Memoir Excerpt: “I was having breakfast with my Uncle Joe,” Norris tells her NPR colleague, Steve Inskeep. “He was on this rant about how young people have it easy, and they don’t know what other people have sacrificed for them.” Between spoonfuls of oatmeal, Uncle Joe said matter-of-factly: “Well, you know your dad was shot.”
Norris had no idea; her father had never told her. The revelation drove her to launch an investigation into her family’s history — and their place in the larger, painful history of race in America — stories which she tells in her new memoir, The Grace Of Silence.
Very rarely do I recommend books to family and friends. I plan to check out Michele Norris’ book titled Grace of Silence. I was moved by Michele Norris listening to her on NPR this week and Morning Joe this morning
Watch Michele Norris speak about her book “The Grace of Silence” on Wednesday, September 22, segment of Morning Joe.
Starts at 4 minutes into the video*note video color is not adjustable*
Watch the MSNBC 17 minute clip here. Michle’s segment starts at the 8 minute mark.
I’m reading Michele’s book, and highly recommend it.
Hat tip ProfGeo: http://www.jackandjillpolitics.com/2010/11/afternoon-open-thread-456/
All Things Considered host Michele Norris left out of book on NPR’s 40-year history
When Michele Norris joined National Public Radio in 2002 to host its popular afternoon news show All Things Considered, she made history as the first black woman to host a major show at the public radio outlet.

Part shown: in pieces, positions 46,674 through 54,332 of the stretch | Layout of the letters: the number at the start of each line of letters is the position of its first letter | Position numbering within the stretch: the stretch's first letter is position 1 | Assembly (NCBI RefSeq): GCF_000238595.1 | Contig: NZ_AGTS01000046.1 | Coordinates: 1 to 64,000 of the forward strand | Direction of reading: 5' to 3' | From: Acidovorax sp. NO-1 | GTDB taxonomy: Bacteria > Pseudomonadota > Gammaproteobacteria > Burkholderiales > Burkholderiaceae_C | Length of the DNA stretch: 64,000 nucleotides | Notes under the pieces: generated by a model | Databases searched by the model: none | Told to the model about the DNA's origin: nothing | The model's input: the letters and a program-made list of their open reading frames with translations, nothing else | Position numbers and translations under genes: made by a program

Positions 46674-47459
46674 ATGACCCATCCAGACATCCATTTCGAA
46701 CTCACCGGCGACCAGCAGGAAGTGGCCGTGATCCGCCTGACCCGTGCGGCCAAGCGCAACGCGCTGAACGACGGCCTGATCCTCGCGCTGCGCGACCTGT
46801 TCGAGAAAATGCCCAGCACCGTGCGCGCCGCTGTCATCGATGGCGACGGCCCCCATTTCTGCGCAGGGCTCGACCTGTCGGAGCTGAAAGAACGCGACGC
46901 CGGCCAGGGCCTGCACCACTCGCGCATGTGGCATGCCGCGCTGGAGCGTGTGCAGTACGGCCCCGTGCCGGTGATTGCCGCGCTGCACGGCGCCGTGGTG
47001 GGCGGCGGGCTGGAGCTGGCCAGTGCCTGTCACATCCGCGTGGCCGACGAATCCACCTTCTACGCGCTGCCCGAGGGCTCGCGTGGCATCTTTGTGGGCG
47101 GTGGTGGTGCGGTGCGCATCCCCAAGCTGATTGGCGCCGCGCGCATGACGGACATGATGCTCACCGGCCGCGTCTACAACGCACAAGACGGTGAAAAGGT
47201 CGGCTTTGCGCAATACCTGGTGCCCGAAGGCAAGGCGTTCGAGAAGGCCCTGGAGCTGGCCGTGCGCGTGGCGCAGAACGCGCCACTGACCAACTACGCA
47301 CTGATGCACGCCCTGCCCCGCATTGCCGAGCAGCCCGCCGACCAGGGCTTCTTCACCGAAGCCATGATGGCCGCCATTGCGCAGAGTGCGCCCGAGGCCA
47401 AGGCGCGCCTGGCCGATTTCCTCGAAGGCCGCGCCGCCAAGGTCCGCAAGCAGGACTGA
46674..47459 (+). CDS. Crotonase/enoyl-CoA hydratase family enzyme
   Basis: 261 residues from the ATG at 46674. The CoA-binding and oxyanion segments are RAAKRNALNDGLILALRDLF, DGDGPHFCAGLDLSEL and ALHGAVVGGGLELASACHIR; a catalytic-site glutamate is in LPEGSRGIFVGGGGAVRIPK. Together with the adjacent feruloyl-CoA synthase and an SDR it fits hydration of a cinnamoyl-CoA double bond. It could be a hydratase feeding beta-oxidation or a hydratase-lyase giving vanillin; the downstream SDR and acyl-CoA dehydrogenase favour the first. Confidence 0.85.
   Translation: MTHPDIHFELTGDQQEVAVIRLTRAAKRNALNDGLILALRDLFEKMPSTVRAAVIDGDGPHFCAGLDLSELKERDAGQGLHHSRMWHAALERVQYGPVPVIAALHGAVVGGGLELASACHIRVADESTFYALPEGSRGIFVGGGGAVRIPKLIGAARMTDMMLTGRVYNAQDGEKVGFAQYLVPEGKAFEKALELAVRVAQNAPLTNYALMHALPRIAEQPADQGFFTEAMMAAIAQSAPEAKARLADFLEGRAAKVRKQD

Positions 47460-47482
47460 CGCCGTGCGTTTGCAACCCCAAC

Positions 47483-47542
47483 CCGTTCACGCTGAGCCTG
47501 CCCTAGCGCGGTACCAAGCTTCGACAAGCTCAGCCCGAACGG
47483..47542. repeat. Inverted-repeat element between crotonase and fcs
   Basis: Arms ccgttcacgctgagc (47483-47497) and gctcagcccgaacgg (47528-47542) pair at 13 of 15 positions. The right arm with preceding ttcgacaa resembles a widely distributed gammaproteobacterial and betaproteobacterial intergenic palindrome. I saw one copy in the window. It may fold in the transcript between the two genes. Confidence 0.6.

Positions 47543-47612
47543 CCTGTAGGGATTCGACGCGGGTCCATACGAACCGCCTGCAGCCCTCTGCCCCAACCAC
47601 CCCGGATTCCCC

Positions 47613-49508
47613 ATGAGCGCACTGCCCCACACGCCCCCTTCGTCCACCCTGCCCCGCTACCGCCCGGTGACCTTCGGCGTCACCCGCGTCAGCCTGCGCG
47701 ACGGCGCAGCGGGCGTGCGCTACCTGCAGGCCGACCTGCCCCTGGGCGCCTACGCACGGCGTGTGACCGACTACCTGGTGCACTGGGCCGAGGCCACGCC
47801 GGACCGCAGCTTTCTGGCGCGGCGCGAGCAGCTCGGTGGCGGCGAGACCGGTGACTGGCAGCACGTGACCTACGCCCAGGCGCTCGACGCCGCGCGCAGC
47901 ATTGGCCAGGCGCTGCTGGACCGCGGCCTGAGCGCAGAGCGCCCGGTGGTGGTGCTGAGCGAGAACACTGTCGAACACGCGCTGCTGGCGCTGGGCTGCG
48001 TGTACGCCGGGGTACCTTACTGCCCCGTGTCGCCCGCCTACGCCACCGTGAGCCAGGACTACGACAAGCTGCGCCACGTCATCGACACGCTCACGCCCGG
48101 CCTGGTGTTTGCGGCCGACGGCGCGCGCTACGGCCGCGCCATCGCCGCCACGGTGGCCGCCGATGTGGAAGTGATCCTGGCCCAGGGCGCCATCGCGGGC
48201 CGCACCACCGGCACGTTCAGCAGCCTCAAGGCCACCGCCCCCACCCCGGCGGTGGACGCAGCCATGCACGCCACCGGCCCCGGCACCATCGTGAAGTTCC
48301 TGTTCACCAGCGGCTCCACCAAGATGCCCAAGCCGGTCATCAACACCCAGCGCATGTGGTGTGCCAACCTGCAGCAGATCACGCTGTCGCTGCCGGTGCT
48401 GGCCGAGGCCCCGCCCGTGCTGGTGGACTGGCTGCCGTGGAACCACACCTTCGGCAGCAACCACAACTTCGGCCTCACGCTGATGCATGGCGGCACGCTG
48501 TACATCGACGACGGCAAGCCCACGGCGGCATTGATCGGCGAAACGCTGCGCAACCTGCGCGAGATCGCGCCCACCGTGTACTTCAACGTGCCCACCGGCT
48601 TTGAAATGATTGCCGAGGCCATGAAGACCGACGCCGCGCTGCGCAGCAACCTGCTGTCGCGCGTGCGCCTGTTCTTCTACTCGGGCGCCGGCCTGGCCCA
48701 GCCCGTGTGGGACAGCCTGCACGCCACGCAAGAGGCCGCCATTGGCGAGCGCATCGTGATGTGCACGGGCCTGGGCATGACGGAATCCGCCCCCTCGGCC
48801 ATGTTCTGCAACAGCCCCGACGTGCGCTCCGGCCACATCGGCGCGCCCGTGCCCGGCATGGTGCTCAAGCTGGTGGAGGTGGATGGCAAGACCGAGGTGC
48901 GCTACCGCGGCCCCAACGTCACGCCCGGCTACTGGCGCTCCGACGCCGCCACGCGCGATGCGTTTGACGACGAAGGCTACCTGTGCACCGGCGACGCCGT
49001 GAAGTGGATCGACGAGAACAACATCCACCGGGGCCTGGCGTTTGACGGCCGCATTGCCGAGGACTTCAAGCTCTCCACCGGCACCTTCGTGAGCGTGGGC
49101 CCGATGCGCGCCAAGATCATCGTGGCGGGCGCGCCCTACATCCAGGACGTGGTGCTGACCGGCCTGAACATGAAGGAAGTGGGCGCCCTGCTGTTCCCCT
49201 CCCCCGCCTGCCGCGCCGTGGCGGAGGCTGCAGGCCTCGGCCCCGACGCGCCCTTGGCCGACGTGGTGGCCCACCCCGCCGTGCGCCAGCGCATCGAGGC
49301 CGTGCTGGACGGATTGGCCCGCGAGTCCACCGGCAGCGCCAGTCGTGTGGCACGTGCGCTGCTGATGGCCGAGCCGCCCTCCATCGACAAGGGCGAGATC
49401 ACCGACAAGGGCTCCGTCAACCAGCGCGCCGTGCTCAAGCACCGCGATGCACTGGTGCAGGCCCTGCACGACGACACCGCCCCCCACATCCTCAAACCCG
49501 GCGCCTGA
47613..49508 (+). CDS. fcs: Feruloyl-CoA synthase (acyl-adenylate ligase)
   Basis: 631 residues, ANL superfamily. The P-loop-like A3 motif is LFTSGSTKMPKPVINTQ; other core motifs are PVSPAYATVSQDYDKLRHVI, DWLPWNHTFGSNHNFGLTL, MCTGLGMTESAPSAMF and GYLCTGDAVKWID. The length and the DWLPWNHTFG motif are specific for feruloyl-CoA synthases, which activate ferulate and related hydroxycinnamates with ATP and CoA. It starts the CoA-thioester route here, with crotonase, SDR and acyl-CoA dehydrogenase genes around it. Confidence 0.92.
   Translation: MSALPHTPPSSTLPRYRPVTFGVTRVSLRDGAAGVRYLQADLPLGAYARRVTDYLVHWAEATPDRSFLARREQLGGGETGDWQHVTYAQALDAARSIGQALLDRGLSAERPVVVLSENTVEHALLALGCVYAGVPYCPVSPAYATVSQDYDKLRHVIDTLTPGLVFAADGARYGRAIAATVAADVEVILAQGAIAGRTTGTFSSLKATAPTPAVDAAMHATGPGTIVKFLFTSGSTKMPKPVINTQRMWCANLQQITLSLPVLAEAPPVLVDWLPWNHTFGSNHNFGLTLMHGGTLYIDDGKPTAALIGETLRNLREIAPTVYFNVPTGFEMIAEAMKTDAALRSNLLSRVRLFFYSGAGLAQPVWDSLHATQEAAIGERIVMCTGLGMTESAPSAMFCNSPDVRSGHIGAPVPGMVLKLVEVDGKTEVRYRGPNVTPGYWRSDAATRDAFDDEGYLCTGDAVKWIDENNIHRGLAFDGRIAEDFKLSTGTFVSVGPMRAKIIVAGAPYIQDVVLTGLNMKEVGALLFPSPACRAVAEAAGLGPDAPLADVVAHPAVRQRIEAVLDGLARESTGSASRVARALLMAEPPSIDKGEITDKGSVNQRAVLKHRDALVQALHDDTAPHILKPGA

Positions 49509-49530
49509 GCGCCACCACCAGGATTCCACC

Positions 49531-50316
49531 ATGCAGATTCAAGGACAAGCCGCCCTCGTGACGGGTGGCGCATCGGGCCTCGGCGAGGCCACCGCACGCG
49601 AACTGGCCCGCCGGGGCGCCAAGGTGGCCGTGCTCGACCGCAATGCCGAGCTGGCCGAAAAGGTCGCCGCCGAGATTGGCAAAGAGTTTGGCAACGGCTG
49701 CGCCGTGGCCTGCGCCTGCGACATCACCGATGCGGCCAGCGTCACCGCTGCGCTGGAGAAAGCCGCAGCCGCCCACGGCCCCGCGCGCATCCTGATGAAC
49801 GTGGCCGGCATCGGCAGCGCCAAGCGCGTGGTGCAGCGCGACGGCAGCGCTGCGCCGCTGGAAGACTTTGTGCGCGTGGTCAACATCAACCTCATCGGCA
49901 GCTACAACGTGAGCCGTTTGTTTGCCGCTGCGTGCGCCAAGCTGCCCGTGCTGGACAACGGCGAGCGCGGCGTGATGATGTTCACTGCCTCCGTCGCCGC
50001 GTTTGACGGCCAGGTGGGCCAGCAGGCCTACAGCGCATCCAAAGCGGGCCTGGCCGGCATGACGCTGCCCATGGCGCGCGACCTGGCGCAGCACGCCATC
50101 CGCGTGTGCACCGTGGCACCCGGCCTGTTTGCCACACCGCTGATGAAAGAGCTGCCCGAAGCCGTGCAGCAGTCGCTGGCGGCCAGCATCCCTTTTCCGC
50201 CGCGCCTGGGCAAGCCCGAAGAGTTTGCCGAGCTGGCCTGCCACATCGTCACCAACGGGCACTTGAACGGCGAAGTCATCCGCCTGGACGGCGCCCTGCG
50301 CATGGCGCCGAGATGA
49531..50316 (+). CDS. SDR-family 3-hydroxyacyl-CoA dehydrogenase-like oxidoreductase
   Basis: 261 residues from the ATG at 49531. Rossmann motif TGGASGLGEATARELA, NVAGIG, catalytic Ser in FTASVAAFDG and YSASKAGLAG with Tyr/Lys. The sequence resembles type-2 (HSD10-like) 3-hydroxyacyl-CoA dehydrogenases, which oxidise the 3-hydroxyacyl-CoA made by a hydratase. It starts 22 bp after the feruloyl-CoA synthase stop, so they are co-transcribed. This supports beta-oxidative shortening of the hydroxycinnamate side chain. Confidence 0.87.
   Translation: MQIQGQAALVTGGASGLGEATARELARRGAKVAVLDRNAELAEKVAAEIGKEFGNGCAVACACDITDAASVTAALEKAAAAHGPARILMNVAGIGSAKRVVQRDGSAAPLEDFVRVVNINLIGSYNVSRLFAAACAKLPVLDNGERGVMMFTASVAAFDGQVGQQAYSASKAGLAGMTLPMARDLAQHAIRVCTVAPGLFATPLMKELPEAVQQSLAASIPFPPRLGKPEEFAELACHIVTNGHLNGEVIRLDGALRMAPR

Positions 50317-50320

But you won’t find that achievement in the new book about the news organization’s 40-year history, This Is NPR, because Norris was left out of the book completely.
“I’m disappointed,” said Norris, who declined to speak in detail on the issue when contacted by telephone. “But you have to ask NPR why it happened.”
Norris was asked to contribute a chapter, along with other staffers or people who appear regularly on NPR for the book, which weaves the stories into a chronological history. Other contributors include Cokie Roberts, Nina Totenberg, P. J. O’Rourke and Paula Poundstone. But because she was on sabbatical writing her own book, The Grace of Silence: A Memoir, Norris couldn’t contribute an essay and was not included anywhere else, said NPR spokeswoman Dana Davis Rehm.